I feel for the GOP. If Mitt and his mittens are the best they can do for the middle class, they’re going to get their hats handed to them in November. Watch for the economy to continue to improve, the unemployment rate to continue decreasing, and for the ‘middle class’ to get some of the jobs created as a result of the current administration’s policies to help out. The USA needs to start switching away from ‘share holder’ capitalism (or predatory / cannibalistic capitalism) over to ‘stake holder’ capitalism which is what Europe has. Germany is an excellent example of this trend. It’s time to bury ‘supply side economics’ once and for all. The only people that benefited was the 1% – and for good reason. It was never aimed at benefiting the middle class, only weakening it thru deficit spending, taking heavy industry’s jobs offshore, eliminating jobs here in the US, open hostility towards unions, and molly coddling the oligopolies (big oil, big pharma, etc). Mitt Romney is Gordon Gecko’s second favorite love child. The first being Donald Trump.

Posted by USDemocrat | Report as abusive

Mr. Romney has failed to define “poor”. By an absolute measure employing a hard number, the poor represent fewer than 15% of American. But, if over one-third of Americans depend on public assistance to make ends meet via Food Stamps, Medicare, education grants, and EITN payments, then what pray tell is true size of the middle?

My sense is that Mr. Romney’s callous reference to the fate of the poor in a Romney Administration further evidenecs his disconnection with the reality in America. The reality is that the ranks of those without the means to effect personal change have grown dramatically since the beginning of the 21st Century. Romney’s vision is a radical departure from the enlightened vision of Theo. Roosevelt, and his designs for the 20th Century.

Posted by SanPa | Report as abusive

Just want to say that the comment by Julsman puts it succinctly: “If trickle down economics worked why do 3rd world economies continue to suffer?”

My following comment may be off the direct topic which focuses on income and taxes, but I believe it is relevant to the topic of the middle class.

The big-money Repubs in effect want a 3rd world type situation: total control and dominion by the 1-2% of everyone else. Trickle-down economics has been shown to not work, but don’t bother them with the truth, they are busy maintaining their dog and pony show. There are many people who do work hard, with either a good trade or college education, that by nature of what they do and where they are, do not make $200,000/yr or near half that, and at best are just staying even with where they were 10-15 yrs ago. There will always be the individuals that happen to get into a job/business where they make big money, even without any education beyond high school, but they are an exception. Republicans are adept at recruiting those fortunate individuals into their fold.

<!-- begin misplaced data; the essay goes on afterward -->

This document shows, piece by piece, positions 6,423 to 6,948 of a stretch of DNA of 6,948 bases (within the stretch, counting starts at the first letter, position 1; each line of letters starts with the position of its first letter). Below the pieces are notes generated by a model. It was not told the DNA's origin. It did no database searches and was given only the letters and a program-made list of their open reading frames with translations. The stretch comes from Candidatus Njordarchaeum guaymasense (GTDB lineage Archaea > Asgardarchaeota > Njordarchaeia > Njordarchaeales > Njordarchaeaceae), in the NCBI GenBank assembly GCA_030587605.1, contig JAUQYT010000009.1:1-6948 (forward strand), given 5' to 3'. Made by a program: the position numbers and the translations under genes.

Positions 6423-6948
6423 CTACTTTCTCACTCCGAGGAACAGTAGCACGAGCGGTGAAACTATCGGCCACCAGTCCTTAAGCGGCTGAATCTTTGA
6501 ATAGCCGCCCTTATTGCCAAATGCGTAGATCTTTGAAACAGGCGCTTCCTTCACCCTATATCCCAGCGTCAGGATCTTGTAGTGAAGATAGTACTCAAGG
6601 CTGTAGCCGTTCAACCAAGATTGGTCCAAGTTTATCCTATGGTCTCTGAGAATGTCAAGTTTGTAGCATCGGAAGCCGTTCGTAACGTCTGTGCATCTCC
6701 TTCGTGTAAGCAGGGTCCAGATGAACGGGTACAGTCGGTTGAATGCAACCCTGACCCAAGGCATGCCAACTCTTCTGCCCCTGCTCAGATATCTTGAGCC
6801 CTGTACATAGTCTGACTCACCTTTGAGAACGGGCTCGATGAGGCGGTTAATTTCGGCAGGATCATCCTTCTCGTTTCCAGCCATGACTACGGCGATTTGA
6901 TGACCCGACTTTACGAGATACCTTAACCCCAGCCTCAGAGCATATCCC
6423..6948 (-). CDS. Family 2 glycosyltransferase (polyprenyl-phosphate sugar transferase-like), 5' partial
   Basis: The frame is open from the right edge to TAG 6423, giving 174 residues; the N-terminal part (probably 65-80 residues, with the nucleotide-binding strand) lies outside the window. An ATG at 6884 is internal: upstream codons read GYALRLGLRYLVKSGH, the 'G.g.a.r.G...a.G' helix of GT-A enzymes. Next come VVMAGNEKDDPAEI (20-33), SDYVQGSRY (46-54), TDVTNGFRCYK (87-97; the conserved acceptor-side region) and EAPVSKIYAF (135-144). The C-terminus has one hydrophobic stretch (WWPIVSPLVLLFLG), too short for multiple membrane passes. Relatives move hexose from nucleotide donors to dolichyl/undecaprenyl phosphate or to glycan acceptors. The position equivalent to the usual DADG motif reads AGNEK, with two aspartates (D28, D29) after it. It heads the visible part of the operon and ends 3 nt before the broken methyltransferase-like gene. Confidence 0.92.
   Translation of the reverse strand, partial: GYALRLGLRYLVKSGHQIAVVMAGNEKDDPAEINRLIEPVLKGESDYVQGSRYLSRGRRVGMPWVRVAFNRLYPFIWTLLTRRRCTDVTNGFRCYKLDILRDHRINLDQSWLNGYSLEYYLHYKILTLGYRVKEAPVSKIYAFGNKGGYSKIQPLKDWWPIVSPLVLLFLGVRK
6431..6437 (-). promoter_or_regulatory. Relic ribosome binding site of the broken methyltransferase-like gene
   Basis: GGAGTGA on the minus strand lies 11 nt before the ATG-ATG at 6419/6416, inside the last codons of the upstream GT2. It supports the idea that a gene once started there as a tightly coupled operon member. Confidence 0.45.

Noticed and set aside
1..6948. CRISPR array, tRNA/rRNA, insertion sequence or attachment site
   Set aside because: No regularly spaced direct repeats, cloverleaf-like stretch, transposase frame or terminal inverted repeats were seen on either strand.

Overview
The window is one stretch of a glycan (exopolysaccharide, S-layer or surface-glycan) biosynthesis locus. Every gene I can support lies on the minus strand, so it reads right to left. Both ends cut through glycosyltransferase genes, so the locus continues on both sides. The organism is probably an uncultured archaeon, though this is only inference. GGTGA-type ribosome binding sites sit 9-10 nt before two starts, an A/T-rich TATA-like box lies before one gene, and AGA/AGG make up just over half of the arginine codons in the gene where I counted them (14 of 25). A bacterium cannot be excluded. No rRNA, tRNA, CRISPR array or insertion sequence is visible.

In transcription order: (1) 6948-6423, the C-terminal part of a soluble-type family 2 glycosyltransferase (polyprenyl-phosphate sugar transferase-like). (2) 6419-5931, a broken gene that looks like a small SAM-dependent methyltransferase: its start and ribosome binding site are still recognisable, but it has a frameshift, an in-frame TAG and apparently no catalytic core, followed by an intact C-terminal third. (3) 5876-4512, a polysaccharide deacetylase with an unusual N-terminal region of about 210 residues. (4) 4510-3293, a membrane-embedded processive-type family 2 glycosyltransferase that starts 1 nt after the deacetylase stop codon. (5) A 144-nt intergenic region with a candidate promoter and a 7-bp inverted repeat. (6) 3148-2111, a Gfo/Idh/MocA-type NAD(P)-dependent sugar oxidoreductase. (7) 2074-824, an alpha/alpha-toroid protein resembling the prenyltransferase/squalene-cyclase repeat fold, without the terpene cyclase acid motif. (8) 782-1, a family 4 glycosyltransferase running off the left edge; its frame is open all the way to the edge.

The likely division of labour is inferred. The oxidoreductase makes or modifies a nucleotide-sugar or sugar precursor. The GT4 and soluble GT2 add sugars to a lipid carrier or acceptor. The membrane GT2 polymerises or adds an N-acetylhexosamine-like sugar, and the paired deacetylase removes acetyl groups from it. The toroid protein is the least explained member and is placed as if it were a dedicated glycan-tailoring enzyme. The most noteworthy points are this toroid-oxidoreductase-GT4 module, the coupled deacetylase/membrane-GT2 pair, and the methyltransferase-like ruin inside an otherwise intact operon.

The Republican party has excelled for decades in using ideological concepts, not facts, to get votes and stay in power. Use of religious beliefs is a prime example. Note the use of Christian, “faith-based” ideology and fervor at the “Faith and Freedom” event that was central in media attention in the days preceding the South Carolina primary.

A step down on their social engineering checklist is the propagation of the notion that to be Republican is to be one of “the good guys in the white hats”; to be one of the elite, to be “better than those…people”.

Education is an example of Republican prowess at the use of ideology, such as religion, to garner votes from those in a profession who the Republicans actually work against at every turn. Some public school teachers have voted Republican due to the perception that the Republicans are more Christian, more godly. Yet, the same party attempts to destroy our system of free public education, by demeaning those who are most important in doing the real work of education, the teachers. By making teaching more difficult, by popularizing the idea that everything wrong in schools, and most of society, is because of public school teachers (and unions), they have lessened the respect for teaching as a noble and worthwhile career. The Repubs have succeeded in driving many a young person away from a career in education, or away from their home state to another state to teach. This works toward the Repub objective of controlling minds by controlling education, in their private and charter schools, while closing more and more public schools. This is another strategic effort, disguised by rhetoric pretending to want to improve education for the masses, to control both the middle and lower (income) classes. What is not said in their rhetoric which villainizes teachers, is that teachers do not the run schools (administrators, school boards and state officials do), and that teachers certainly do not direct what goes on in students’ homes, if they have a home. Good schools are important, but without good free public schools, the middle class will certainly have the rug pulled out from under them.

Posted by taxcorps2 | Report as abusive

“Broad economic growth” Republican definition: Suck as much money put of the middle class as possible and transfer it to the 1%. It’s not in the GOPs DNA to help anyone but the wealthy. Americans are beginning to get it. Obama will hammer it home.

Posted by myownexperience | Report as abusive

American’s are slowly starting to get it. Politican’s like Romney step out there and claim to be concerned about the middle class. But when you examine their policies and plans…there’s nothing there that ACTUALLY supports or helps the middle class. The 35% tax rate is the biggest lie going in America. It’s getting harder and harder to find anyone who actually pays that much in taxes. Romney says he pays 14% (on over $20M in 2010 earnings), Gingrich says he paid 31%. We already know that Buffett pays about 15% and that GE pays zero in taxes.